ATLANTA, GA – Georgia is one of just three states in the nation to have adopted four or more college- and career-ready policies necessary to adequately prepare students for college and 21st century jobs, according to a national report released today. Achieve, Inc., a bipartisan, nonprofit organization created by governors and business leaders, released the fifth annual "Closing the Expectations Gap" report that shows Georgia is in a select group of states having almost all of the recommended college- and career-ready policies.
"It is imperative that Georgia students are prepared to compete not only nationally, but internationally," said Governor Perdue. "The work we have done in raising standards and improving data and accountability is helping us deliver a world-class education to our students."
"Since 2003 we have said that all Georgia students should receive a quality education that prepares them to succeed in post-secondary education and 21st century careers," said Superintendent Cox. "Our students are competing with students from all over the world so we must continue to have rigorous requirements that give them the best chance of being successful when they leave high school."
The "Closing the Expectations Gap" report has been conducted annually by Achieve since 2005 when it launched the American Diploma Project (ADP) Network to challenge states to work together on a college- and career-readiness agenda. Georgia has been an ADP member since February 2006. The 50-state survey measures the same five areas of reform each year, as listed below, and reveals the following changes over the last five years:
- Standards: Align high school standards with the expectations of college and careers. Georgia is one of 31 states that have developed and adopted high school academic standards in English and mathematics that are aligned with college- and career-ready expectations.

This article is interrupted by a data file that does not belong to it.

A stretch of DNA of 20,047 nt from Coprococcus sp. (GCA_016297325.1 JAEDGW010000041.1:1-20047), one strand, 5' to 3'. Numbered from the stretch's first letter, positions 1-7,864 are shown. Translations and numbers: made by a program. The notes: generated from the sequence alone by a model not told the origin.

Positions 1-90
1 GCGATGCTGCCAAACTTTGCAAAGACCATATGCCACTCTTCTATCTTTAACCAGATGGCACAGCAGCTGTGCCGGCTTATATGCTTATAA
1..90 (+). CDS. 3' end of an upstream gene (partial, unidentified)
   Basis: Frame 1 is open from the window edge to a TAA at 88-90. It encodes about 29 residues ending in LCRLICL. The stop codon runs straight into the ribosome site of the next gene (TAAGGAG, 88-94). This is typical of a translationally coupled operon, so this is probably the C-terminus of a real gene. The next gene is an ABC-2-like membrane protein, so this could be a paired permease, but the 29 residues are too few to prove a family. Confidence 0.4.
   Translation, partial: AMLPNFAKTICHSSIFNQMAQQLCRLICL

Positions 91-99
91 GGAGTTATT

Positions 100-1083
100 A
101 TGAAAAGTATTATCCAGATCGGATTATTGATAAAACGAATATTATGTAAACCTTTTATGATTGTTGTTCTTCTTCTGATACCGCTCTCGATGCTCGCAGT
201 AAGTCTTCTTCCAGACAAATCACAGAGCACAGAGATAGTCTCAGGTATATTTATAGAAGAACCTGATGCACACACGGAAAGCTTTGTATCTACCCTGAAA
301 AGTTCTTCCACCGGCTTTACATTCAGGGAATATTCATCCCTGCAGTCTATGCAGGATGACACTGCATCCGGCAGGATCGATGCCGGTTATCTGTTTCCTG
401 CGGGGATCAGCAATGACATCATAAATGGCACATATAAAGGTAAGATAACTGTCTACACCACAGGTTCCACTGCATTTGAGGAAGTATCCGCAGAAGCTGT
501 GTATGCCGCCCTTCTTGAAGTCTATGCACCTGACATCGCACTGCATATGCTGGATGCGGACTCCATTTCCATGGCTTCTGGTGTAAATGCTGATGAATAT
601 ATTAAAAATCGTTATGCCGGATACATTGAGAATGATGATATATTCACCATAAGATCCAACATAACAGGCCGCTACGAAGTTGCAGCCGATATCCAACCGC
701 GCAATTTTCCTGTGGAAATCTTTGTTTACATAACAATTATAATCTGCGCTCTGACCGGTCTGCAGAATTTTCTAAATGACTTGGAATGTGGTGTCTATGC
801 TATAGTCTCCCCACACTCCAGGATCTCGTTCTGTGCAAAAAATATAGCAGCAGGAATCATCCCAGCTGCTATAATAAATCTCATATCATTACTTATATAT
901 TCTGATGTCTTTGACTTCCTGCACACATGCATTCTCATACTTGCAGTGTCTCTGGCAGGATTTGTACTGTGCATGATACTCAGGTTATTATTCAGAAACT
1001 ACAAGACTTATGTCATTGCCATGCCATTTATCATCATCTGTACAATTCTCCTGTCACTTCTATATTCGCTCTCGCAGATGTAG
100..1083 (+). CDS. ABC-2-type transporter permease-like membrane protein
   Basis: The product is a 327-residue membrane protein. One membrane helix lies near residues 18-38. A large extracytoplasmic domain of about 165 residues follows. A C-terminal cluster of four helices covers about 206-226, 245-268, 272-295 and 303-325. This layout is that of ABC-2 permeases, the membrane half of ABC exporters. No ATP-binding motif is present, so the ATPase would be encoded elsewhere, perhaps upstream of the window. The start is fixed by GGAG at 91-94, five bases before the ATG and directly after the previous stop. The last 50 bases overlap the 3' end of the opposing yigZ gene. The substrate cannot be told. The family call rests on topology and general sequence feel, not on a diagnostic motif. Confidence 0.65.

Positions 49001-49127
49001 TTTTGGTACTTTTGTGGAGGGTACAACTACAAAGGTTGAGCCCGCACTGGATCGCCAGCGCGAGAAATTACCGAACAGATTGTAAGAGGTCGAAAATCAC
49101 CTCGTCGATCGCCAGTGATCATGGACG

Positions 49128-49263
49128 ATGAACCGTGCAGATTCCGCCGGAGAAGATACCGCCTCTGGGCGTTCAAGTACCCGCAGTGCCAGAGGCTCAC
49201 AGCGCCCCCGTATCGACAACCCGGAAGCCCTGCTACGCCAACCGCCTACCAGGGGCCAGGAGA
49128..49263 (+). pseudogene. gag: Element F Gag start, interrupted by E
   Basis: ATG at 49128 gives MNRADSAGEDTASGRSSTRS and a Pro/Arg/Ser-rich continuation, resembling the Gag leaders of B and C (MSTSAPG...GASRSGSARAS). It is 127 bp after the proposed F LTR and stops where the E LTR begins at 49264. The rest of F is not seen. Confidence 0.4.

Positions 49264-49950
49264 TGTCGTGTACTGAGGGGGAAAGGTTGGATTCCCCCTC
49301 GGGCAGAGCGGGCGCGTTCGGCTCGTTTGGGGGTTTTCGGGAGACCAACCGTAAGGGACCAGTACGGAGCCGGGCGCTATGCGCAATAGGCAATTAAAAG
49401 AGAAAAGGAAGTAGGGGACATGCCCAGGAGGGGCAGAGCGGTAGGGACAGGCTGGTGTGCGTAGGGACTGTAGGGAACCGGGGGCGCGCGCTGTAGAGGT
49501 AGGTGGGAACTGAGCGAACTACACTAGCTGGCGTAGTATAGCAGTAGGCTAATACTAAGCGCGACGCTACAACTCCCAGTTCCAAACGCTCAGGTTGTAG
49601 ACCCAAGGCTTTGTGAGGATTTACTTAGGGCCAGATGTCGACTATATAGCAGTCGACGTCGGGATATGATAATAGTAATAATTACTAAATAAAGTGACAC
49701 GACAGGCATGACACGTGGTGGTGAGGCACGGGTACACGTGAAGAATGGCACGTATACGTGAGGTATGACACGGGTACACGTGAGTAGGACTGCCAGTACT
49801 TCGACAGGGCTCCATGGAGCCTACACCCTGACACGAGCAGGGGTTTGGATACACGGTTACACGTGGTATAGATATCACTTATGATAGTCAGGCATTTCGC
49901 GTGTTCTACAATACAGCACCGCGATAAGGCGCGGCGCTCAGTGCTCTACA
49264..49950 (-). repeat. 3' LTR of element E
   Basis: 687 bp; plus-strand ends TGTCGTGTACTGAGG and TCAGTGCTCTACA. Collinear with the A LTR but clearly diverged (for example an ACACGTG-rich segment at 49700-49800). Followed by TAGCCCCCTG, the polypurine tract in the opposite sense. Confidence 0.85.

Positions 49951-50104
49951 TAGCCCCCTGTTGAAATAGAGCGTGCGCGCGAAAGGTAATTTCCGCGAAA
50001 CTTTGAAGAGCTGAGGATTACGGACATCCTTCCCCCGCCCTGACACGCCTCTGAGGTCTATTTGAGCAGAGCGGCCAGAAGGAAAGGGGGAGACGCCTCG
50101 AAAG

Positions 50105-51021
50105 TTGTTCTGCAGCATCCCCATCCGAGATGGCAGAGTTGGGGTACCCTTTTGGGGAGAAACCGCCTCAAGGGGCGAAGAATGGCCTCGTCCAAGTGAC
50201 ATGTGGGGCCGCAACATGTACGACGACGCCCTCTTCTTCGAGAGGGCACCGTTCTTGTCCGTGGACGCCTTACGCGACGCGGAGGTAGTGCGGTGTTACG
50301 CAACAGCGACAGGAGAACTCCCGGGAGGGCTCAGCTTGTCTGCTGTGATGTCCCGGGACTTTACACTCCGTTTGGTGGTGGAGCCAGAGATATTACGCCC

- Graduation Requirements: Align high school graduation requirements with college- and career-ready expectations. Georgia is one of 20 states and the District of Columbia that require all students to complete a college- and career-ready curriculum to earn a high school diploma.
- P–20 Data Systems: Develop P–20 longitudinal data systems that link states' student-level K–12 data with similar data from their post-secondary systems. Georgia is one of 16 states matching data annually.
- Assessments: Develop college- and career-ready high school assessments. Georgia is one of 14 states to have these kind of exams.
- Accountability: Develop a comprehensive reporting and accountability system that promotes college and career readiness. Georgia is one of 22 states that have now incorporated at least one of four accountability indicators that Achieve has identified as critical to promoting college and career readiness.
Through the Alliance of Education Agency Heads, all seven of the state's education agencies, the Governor's Office, Governor's Office of Workforce Development, Georgia Partnership for Excellence in Education, Georgia Chamber of Commerce and the Metro Atlanta Chamber of Commerce have been working collaboratively on aligning policies and initiatives that prepare all students in Georgia for 21st century careers and college. The number one goal of the Alliance is to increase the high school graduation rate, decrease high school drop-out rate, and increase post-secondary enrollment rate.